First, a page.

Shipping companies travel nearly everywhere. Photo by Josh Sullivan.
[Si eres hispano hablante, por favor chequea Cómo viajar en un buque de carga.]
I HAVE ALWAYS WANTED a collection of brown leather trunks with brightly colored stickers from all the world’s corners. They remind me of travelers in the early 1900s who spent days on the ocean in order to reach their destinations. Back then, arriving at the destination was as much a part of the trip as the destination itself.
So when I needed to get from Guadeloupe in the Caribbean to France I asked myself, “is it still possible to travel by boat?” A few months later I was on a CMA-CGM cargo ship headed from Pointe-à-Pitre to Dunkerque.
My nine days on the Atlantic included gourmet French food, duty-free Porto and hours spent mesmerized by the blinking lights of the GPS. Yes, you can definitely still travel to many locations in the world by boat.
Here are some pointers for researching and planning your own adventure on the high seas:
1. What exactly is traveling by Cargo Ship?
Most of the major global shipping lines CMA-CGM, Canada Maritime, and Bank Line offer paying passengers to hop on one of their lines. As a paying passenger you are accommodated in guest cabins and have access to most areas of the ship.
Captains and crew spend a lot of time on the water, and they are usually happy to have a fresh face walking around their workplace, meaning that they may even invite you to eat with them, give you tours of the ship and maybe even have you over for an Officer’s happy hour.
2. Where can I go?
You can travel almost anywhere by cargo ship.
The global shipping industry is huge, and many ports like New York, Shanghai, Los Angeles, and Sydney welcome several ships everyday.
Shipping companies have certain lines covering specific routes, and many of them will allow you to buy a ticket for one of these lines and disembark and board as you please as long as there is a ship leaving on your chosen day.
This is often how round the world routes work: book your freighter ticket and then plan in a few weeks in every major port. With freighters, the possibilities for your adventure are almost endless. Just think: anywhere global commodities are shipped are places that you can disembark and spend time soaking up the local culture before re-boarding.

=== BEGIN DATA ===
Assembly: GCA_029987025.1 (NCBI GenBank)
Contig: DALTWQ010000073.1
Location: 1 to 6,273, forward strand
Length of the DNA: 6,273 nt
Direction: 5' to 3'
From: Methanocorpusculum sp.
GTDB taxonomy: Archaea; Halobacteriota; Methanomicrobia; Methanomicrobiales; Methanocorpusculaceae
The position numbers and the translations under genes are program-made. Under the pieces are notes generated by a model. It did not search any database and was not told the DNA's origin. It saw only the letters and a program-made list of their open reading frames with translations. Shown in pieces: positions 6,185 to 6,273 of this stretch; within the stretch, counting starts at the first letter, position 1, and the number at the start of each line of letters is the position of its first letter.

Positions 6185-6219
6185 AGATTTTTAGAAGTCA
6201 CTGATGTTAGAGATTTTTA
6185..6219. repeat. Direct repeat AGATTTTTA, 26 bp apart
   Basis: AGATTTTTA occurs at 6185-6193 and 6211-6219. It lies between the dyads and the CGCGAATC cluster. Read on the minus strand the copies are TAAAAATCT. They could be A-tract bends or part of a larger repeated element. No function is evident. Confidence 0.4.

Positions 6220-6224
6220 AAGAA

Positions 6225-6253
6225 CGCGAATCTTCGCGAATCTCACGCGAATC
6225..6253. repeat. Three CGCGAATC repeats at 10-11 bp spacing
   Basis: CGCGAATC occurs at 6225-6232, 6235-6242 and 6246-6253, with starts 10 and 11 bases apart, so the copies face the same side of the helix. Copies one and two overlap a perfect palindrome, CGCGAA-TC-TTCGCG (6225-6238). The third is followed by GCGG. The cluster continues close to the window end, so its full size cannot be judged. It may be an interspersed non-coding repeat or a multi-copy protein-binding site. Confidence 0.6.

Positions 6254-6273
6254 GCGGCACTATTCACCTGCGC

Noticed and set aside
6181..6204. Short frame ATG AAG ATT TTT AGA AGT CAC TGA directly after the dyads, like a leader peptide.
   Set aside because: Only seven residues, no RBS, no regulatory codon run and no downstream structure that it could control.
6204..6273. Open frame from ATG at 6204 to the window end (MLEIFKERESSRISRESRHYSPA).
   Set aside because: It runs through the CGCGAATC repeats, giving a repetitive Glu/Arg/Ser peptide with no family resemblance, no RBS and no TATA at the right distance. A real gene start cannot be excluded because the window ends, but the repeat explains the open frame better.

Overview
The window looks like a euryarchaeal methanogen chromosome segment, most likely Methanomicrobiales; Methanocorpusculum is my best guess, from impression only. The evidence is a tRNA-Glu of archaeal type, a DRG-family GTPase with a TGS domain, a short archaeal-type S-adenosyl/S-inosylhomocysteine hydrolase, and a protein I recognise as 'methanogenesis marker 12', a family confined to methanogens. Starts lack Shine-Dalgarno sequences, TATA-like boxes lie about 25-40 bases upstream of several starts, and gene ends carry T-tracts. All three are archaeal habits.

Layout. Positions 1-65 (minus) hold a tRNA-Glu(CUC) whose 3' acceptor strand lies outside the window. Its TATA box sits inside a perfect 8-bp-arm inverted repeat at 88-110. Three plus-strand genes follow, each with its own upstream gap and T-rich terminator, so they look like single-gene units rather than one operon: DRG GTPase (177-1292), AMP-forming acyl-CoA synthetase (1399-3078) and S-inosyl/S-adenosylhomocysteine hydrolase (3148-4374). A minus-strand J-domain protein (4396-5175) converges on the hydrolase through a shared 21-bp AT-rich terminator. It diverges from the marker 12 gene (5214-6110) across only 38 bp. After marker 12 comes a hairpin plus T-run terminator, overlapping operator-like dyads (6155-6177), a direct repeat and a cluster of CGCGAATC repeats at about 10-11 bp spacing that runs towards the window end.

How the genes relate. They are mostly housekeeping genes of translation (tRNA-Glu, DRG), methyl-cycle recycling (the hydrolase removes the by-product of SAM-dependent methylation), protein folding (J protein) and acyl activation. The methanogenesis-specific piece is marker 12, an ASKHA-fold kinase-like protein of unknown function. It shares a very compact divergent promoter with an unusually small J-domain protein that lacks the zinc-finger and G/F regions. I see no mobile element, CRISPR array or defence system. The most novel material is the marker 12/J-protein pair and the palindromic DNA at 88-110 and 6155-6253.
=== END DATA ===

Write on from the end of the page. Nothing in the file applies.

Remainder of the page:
3. What will it cost?
A common misconception is that if you are willing to spend an extended amount of time on open water you can score an inexpensive mode of transportation to your next travel destination.
Although there are possibilities to work on boats, traveling as a passenger is in fact more expensive than your average airfare. But before you scoff at the price – plan on an average price of $80-140/day – consider this: your ticket pays for room, meals, and a plethora of experiences that cannot be had anywhere else.
4. Life on a ship
As a passenger you are surrounded by the everyday life of the vessel and her crew. Schedules revolve around mealtimes, which can be extravagant events depending on the chef.
If you are a gourmet traveler, consider traveling with one of the French companies which are known for their high quality cuisine and table wine.
Besides meals, the rest of the day is spent as you please. Make your way up to the bridge and chat with the captain about sea navigation or schedule a tour with the head mechanic to see the vessel’s impressive technical insides.
You will quickly find that the freighter environment is a rough but enjoyable one; think lots of steel and salt water. Before the evening meal, meet for a pre-dinner drink with your co-passengers in the guest lounge area and discuss the events of the day.
You may think that a week on open water can give you a case of cabin fever, but a slower pace of life can be much welcomed and enjoyable.
So you’ve decided that freighter travel is for you, what now? Do your internet research, there are several websites maintained by individuals seduced by traveling on the high seas with great tips and long lists of different routes around the world.
Go to the websites of the freighter companies and send them an email asking about passenger fares. Another option is travel agencies that specialize in freighter travel like A la Carte Freighter Travel based in Montreal.
Some helpful websites to get you started:
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Anna Brones is a writer and social media strategist with a love for travel, sustainable design, and the outdoors. She has lived in Sweden, France, Guadeloupe, and the Pacific Northwest. She is the co-founder of Under Solen Media, where she develops social media marketing strategies to positively align brands, causes and adventurers. Anna maintains her own blog and is also a regular contributor to EcoSalon, Elephant Journal, and Been Seen.
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